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Donor fatigue, an exasperated government, a community in despair and increasingly strained ties with the locals have come to define the Rohingya refugee crisis in Bangladesh. This complex picture is seldom discussed in the media, which is driven by developments of the day. A combination of events is making the situation worse. worsening 

Since August 2017, Bangladesh is providing food and shelter to almost 1.1 million Rohingya Muslims who fled ethnic cleansing in Myanmar. The government has recently made it clear that it will not accept any more refugees, though a small number of Rohingya are still arriving in Bangladesh. worsening 

ALSO SEE- Myanmar military chief thanks Beijing for support on Rohingya issue

That a genocide was in the making for quite some time while the international community was cheering democratisation of Myanmar is no longer a revelation. Yet, no responsibility has been fixed, nor lessons learnt. The long-drawn process of holding the Myanmar regime accountable for the genocide has started at the International Criminal Court (ICC). A team from the ICC prosecutor’s office recently visited the refugee camps. worsening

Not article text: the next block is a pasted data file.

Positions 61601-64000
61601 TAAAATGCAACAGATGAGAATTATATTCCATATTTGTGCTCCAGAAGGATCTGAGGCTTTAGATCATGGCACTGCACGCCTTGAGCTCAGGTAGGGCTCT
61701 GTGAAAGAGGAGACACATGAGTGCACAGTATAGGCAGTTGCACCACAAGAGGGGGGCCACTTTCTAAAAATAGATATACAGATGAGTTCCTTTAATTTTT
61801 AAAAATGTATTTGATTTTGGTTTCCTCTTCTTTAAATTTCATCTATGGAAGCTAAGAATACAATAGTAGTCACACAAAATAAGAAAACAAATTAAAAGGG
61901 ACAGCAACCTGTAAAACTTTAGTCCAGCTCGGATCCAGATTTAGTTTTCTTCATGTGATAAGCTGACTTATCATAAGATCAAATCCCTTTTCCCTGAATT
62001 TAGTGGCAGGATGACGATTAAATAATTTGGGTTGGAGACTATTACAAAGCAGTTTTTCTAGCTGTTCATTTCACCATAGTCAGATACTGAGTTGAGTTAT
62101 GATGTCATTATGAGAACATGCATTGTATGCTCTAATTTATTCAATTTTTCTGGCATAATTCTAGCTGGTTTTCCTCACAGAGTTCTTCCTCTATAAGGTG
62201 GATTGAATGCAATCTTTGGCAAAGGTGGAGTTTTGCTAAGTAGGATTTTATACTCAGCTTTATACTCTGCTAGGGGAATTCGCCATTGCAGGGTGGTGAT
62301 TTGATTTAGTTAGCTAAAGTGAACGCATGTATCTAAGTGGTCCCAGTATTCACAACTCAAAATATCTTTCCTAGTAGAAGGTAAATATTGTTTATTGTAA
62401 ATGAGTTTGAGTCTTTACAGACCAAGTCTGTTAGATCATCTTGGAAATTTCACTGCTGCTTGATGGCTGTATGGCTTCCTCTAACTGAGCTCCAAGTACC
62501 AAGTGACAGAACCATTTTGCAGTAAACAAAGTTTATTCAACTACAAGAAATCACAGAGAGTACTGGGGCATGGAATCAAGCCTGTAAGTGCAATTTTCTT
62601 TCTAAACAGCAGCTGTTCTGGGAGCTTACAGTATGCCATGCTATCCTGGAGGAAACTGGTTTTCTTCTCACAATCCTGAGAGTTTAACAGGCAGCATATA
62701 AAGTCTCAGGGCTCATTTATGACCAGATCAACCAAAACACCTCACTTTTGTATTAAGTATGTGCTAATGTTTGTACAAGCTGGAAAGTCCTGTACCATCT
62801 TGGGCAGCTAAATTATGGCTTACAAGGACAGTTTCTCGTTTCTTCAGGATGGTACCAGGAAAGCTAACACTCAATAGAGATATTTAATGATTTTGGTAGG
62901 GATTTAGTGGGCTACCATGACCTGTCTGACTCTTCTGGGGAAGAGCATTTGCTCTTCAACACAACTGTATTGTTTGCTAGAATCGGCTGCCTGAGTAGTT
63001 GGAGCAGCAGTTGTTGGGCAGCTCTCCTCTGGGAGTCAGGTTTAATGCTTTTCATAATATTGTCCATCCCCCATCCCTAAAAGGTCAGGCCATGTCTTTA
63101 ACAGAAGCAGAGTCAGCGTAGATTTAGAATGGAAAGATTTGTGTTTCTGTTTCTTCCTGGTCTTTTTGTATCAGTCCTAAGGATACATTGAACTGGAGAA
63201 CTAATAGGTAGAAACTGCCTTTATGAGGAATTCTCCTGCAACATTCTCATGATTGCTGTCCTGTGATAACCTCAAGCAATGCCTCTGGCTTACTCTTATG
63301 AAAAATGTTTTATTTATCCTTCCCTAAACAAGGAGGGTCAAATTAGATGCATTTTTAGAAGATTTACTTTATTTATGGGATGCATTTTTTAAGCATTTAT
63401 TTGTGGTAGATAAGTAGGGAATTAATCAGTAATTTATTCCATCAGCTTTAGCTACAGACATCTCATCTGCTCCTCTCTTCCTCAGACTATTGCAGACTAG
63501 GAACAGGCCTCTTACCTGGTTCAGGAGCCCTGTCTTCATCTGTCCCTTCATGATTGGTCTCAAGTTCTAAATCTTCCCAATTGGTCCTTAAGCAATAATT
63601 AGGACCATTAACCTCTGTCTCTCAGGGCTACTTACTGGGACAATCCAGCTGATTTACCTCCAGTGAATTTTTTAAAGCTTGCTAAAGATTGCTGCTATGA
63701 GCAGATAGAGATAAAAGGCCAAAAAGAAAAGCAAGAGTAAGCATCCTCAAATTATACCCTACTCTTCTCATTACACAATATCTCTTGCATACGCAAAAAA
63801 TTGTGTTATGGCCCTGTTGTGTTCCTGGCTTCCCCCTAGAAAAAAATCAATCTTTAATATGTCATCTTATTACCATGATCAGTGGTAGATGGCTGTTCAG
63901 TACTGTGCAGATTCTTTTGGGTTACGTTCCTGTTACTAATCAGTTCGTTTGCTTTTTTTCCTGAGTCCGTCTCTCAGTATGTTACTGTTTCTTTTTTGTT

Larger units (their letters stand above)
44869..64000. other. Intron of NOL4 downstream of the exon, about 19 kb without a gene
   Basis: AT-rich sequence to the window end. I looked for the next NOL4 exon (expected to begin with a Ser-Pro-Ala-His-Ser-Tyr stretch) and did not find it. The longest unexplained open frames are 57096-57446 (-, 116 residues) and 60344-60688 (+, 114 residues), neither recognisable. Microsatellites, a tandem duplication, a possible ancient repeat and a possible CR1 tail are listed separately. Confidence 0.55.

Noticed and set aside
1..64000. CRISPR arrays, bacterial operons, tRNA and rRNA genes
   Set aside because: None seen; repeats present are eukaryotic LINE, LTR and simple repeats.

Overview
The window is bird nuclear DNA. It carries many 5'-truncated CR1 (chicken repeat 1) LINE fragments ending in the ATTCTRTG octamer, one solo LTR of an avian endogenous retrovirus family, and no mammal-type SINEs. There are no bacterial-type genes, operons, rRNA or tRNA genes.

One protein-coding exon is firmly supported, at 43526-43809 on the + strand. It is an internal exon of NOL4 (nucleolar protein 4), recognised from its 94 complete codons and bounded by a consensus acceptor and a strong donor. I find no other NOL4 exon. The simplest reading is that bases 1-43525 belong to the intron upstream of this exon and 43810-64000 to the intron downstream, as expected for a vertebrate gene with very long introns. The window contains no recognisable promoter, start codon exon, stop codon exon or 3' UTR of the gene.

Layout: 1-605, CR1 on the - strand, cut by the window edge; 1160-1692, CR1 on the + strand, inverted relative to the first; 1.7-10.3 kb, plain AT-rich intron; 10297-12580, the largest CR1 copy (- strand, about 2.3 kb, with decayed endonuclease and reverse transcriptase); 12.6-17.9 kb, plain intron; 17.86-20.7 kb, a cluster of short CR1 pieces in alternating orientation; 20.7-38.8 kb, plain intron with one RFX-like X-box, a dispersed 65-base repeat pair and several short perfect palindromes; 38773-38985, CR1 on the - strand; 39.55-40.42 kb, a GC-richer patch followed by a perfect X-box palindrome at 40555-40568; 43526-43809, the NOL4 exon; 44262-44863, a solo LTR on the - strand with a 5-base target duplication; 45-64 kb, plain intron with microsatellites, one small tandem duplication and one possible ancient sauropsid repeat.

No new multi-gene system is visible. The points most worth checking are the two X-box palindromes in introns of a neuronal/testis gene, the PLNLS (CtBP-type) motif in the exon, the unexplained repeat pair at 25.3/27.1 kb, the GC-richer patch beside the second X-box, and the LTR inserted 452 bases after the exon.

The ICC is conducting a preliminary examination, far from an investigation, let alone a trial.Snaking queues of hundreds and thousands of desperate people scrambling to cross the border, which prompted a global outcry in 2017, have dried up; so has the media attention. The sense of urgency evoked by the crisis, described as the worst humanitarian disaster by the United Nations, has vanished. Condemnation of the Myanmar military and the civilian authorities, including Aung San Suu Kyi, has not led to concerted international action. It is business as usual not just for the principal backers of the Myanmar government, China and Russia, but also for other regional and global powers. worsening 

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